Two South Dakota women are Congressional Gold Medal recipients for their work during World War Two. The official ceremony in Washington, D.C. in December awarded the medals. Monday afternoon Governor Dennis Daugaard hosts a ceremony honoring the women.
The Congressional Gold Medal is one of the highest honors for civilians. South Dakotans Lois Schmidt and Pauline Hanson Brehe are recipients.
Civil Air Patrol Major Todd Epp says American leaders are acknowledging their service. He says Brehe and Schmidt were part of the original South Dakota Civil Air Patrol.
"Both of these ladies were very early as volunteers, mind you; they didn’t get paid for this," Epp says. "They volunteered to do this, and they then went on to serve their country in other ways."
Epp says the women were part of the Civil Air Patrol in the 1940s. Brehe joined in 1942 as a senior member and served the Pierre squadron commander. She was a first sergeant and later served in the United States Army as a medical/surgical tech. Schmidt was part of the Civil Air Patrol in 1943 as a cadet; she still has her original flight manual. Schmidt returned to the organization in the 1960s and became a Lieutenant Colonel.
Epp says some members trained pilots on the ground or learned Morse code – anything to help.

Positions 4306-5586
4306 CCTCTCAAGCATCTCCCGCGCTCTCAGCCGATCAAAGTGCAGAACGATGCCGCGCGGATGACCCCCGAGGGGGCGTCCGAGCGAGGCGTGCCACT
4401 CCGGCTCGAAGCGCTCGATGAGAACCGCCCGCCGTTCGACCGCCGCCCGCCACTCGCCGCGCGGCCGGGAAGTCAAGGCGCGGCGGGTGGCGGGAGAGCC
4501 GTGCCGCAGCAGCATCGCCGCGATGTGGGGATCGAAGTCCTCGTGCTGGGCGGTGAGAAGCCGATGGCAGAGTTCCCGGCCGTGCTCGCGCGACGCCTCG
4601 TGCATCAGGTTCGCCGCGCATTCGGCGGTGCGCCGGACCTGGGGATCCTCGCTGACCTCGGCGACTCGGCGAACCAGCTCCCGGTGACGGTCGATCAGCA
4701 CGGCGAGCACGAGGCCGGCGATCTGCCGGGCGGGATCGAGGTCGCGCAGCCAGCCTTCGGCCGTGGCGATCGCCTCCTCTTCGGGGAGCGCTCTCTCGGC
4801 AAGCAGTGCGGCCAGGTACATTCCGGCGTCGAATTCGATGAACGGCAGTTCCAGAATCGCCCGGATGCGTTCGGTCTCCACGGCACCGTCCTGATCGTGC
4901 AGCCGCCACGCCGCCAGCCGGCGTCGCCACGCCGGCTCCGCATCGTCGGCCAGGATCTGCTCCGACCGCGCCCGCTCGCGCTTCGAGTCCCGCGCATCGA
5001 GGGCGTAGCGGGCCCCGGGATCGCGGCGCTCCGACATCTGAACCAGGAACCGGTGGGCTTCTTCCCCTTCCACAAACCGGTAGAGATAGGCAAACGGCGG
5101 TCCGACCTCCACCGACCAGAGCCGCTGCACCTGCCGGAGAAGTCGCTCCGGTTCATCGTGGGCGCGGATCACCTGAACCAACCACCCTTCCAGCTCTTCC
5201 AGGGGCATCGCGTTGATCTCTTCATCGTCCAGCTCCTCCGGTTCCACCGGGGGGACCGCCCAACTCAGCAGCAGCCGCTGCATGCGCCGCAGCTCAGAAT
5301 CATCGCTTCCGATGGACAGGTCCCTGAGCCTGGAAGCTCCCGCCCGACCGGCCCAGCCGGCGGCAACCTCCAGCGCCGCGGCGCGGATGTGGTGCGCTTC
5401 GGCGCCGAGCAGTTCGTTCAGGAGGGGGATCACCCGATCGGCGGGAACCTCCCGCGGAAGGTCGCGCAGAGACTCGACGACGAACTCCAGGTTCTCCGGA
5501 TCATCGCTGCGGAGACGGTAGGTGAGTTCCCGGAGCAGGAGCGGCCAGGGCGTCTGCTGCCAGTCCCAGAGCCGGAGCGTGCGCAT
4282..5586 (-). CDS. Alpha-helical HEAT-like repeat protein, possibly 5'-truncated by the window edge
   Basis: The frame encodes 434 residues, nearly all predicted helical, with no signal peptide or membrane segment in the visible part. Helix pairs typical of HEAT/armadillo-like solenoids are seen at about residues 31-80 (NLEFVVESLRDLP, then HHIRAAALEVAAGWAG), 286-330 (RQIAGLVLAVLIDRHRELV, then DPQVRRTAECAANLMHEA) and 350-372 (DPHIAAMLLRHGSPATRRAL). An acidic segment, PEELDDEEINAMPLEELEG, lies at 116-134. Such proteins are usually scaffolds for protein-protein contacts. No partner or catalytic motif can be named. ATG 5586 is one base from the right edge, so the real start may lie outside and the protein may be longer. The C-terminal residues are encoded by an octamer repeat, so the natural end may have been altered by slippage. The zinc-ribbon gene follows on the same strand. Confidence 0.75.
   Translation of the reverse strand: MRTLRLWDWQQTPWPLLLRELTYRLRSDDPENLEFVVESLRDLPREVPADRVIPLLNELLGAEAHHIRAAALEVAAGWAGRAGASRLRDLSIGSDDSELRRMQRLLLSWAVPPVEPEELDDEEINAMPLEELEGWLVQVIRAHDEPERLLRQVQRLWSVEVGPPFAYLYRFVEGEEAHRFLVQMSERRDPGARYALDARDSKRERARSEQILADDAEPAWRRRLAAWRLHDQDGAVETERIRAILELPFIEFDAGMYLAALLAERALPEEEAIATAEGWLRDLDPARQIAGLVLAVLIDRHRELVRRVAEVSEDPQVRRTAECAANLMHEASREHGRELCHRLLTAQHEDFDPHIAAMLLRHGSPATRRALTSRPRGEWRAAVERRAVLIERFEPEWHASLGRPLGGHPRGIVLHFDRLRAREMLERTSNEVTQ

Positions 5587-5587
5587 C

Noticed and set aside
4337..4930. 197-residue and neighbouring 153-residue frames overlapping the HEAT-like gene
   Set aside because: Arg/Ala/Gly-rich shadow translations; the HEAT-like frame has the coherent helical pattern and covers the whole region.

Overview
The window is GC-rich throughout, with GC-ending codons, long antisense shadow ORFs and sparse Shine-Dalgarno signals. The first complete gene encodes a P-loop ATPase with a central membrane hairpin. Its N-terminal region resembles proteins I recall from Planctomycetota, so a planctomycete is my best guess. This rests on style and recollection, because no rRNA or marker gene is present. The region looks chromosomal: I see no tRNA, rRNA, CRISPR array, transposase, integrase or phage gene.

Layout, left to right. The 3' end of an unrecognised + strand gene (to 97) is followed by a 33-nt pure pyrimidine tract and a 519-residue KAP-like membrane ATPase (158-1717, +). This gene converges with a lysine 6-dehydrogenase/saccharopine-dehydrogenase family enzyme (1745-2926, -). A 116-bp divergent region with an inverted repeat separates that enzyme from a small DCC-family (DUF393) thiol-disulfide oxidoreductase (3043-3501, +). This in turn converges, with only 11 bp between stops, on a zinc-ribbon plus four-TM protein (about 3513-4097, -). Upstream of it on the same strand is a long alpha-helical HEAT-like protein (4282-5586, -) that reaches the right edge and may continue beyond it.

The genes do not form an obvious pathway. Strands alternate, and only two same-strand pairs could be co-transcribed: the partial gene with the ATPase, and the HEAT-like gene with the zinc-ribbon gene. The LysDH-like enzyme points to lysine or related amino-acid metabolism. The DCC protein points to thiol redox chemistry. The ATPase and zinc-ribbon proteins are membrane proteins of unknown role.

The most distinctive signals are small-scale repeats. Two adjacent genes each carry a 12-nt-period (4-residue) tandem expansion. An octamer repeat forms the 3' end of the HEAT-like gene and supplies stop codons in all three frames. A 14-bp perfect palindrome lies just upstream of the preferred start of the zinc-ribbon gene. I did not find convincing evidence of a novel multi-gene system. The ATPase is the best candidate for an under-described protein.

"One of the reasons for the founding of the Civil Air Patrol was to help the military free up pilots for combat, so some of these other missions that we did, including here in South Dakota, we had a forest patrol. The Black Hills squadrons did that where they would periodically fly around the Black Hills and make sure there was no sabotage, but they would also spot for forest fires and so forth like that," Epp says. "Other people flew liaison missions which basically meant they would take parts and mail between various military bases and factories. Other places they pulled targets and things like that."
Epp says members on the coast would fly out on the water and patrol for German submarines and watch for stranded sailors. He says the Civil Air Patrol provided critical service during World War II.
"When our country was at its darkest hour, people like Pauline and Lois volunteered to do whatever they could to help," Epp says. "South Dakota can be very proud that we were very quick at organizing our wing of the Civil Air Patrol. It was in motion even before World War II, and the state of South Dakota saw it as very important to the war effort and making sure that all South Dakotans could contribute in defeating the Nazis and Japanese."
Epp says the Civil Air Patrol is still looking for people who were part of the organization in the early 1940s and may be eligible for the Congressional Gold Medal. He says some of the members have died, but their families can still receive the honor in their memory.